The Square

We moviegoers can be such a-holes. It’s not enough to have so many of our own outrageous and deluded wishes fulfilled, to project our shabby selves into so many better-looking lives. Just as often, apparently, we need to sit back in the dark doing nothing while less self-possessed souls plod haplessly toward their own doom.

And so stuntman-turned-director Nash Edgerton sticks us in “The Square,” whose rigid geometry tempers a plentitude of twists into a few sharp, enclosing corners. From a story by Edgerton’s actor-turned-screenwriter brother Joel, who co-scripted with Matthew Dabner, “The Square” is a nifty little neo-noir thriller — and might even qualify as a horror movie too, when you add up its characters’ many unfortunate choices. These include adultery, arson, blackmail, homicide, and insufficient foresight to keep a cell phone battery charged in case of emergency. Their sum is the time-tested cinematic satisfaction to be had from seeing people dig themselves a hole, fill it with quicksand, and then wade right in. Or, less metaphorically, drop a corpse into that hole and then hasten to fill it with cement, while others suspiciously look on.

Ray (David Roberts) is a middle-class construction supervisor in a small Australian town, a man ostensibly too clean for the dirty work he oversees. But not for long. He’s already taking contractor kickbacks, and there is also the matter of Carla (Claire van der Boom), a woman Ray loves who is not his wife. Carla too is unhappily married, to a man (Anthony Hayes) with thuggish tendencies and a bag of cash hidden in their attic.

Can you see where this is going? Ray and Carla can’t, not quite. They just know they need it to go somewhere. They’re getting restless. She wants to pry him free from his barely adequate life, and he, like many lovelorn noir dupes before him, wants to keep her satisfied. But how much agency do they really have, how much willpower? Well, they do know a guy (Joel Edgerton) who’s handy with starting fires.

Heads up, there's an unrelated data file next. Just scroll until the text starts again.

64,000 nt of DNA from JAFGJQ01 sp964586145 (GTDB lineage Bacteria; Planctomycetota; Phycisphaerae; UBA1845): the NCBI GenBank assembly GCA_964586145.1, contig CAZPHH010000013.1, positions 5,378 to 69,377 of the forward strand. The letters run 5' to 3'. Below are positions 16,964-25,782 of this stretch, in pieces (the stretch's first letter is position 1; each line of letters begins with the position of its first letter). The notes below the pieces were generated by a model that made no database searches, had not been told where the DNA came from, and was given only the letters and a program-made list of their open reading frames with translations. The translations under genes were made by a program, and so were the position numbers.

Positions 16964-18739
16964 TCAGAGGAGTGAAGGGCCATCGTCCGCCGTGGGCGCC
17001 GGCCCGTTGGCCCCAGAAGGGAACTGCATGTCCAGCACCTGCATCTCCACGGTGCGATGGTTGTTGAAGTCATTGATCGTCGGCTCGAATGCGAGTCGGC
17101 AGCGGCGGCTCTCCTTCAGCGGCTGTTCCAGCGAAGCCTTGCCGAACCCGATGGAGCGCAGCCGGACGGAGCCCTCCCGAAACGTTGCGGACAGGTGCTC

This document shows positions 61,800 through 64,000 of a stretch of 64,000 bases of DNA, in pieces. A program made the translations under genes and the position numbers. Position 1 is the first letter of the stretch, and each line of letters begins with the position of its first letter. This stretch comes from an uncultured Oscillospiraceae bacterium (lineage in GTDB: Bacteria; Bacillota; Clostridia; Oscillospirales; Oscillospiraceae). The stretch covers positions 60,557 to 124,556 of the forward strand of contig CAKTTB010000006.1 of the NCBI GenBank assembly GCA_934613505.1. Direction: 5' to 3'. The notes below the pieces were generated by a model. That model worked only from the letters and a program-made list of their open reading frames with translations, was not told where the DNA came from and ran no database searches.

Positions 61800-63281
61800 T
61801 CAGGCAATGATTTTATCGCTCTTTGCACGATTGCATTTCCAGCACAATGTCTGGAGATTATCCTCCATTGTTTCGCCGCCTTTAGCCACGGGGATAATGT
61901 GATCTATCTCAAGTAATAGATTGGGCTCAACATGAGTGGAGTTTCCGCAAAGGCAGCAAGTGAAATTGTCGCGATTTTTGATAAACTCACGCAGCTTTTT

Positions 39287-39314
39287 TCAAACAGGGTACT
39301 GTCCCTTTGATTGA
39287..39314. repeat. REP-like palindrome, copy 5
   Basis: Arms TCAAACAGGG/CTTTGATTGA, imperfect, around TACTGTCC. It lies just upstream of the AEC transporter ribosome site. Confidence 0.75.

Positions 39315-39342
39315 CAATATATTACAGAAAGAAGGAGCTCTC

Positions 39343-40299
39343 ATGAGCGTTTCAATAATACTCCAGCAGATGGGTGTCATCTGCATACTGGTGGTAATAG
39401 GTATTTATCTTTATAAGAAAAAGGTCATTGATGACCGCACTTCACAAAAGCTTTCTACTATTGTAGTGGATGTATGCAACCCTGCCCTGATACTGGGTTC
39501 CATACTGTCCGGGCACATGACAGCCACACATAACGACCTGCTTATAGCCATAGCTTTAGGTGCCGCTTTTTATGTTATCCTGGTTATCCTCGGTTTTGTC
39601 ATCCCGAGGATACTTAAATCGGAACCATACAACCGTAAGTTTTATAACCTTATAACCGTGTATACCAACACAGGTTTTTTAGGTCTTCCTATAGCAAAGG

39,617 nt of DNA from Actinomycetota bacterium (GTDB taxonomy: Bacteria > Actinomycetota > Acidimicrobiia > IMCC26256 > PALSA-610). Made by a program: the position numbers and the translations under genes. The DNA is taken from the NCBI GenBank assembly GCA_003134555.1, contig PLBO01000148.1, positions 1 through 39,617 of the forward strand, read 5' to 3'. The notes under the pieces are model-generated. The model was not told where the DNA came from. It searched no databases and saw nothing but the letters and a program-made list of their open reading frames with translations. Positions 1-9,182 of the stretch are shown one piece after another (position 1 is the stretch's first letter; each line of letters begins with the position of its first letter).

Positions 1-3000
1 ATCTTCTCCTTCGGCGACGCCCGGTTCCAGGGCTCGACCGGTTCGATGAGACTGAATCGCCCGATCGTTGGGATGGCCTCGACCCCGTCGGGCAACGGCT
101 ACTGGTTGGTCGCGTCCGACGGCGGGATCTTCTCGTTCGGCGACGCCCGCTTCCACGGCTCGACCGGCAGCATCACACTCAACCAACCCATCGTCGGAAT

And you might begin to wonder: Do they not have Murphy’s Law in Australia? Is it just one of those things, like Christmas in summertime or toilets flushing clockwise? Rest assured, say the Edgertons, that for Ray and Carla things will go quite wrong indeed. Fate shall not be merciful. Perhaps an underlining of this point is the reason why their dogs also have a tryst going on, which doesn’t work out very well either. Anyway, “The Square” reminds us to consider the ominous implications of terms like “outback” and “down under,” the furtive goings on such places may accommodate. And in fact its sense of place is exceptional. We can feel the metabolism of this little town, and feel it change with the raising of Ray and Carla’s little hell.

Like the Coen brothers, to whom they’ve inevitably been compared, or Quentin Tarantino, the Edgertons seems to thrive on a streak of remorselessness. It makes for energetic filmmaking and perhaps also for some moral concern. In some theaters, “The Square” has screened with their short film “Spider,” another exercise in pitilessness and also a showcase for Nash Edgerton’s skill with stunts. The evidence of these two films suggests a bright future full of creative self-determination for the brothers, even if it also disconcertingly suggests such blessings will remain unavailable to their female characters in particular.

In any case, they have what it takes to keep us watching. “The Square” is dark and quiet and coolly disciplined, with rigorous editing of script and image alike, characters drawn just clearly enough to sparkle in their murky milieu, and music cues used just sparingly enough to work. There is also what seems like as right a ratio of accidental and intentional deaths as a movie can have. The bottom line, then, is that it gives us a-holes what we really want.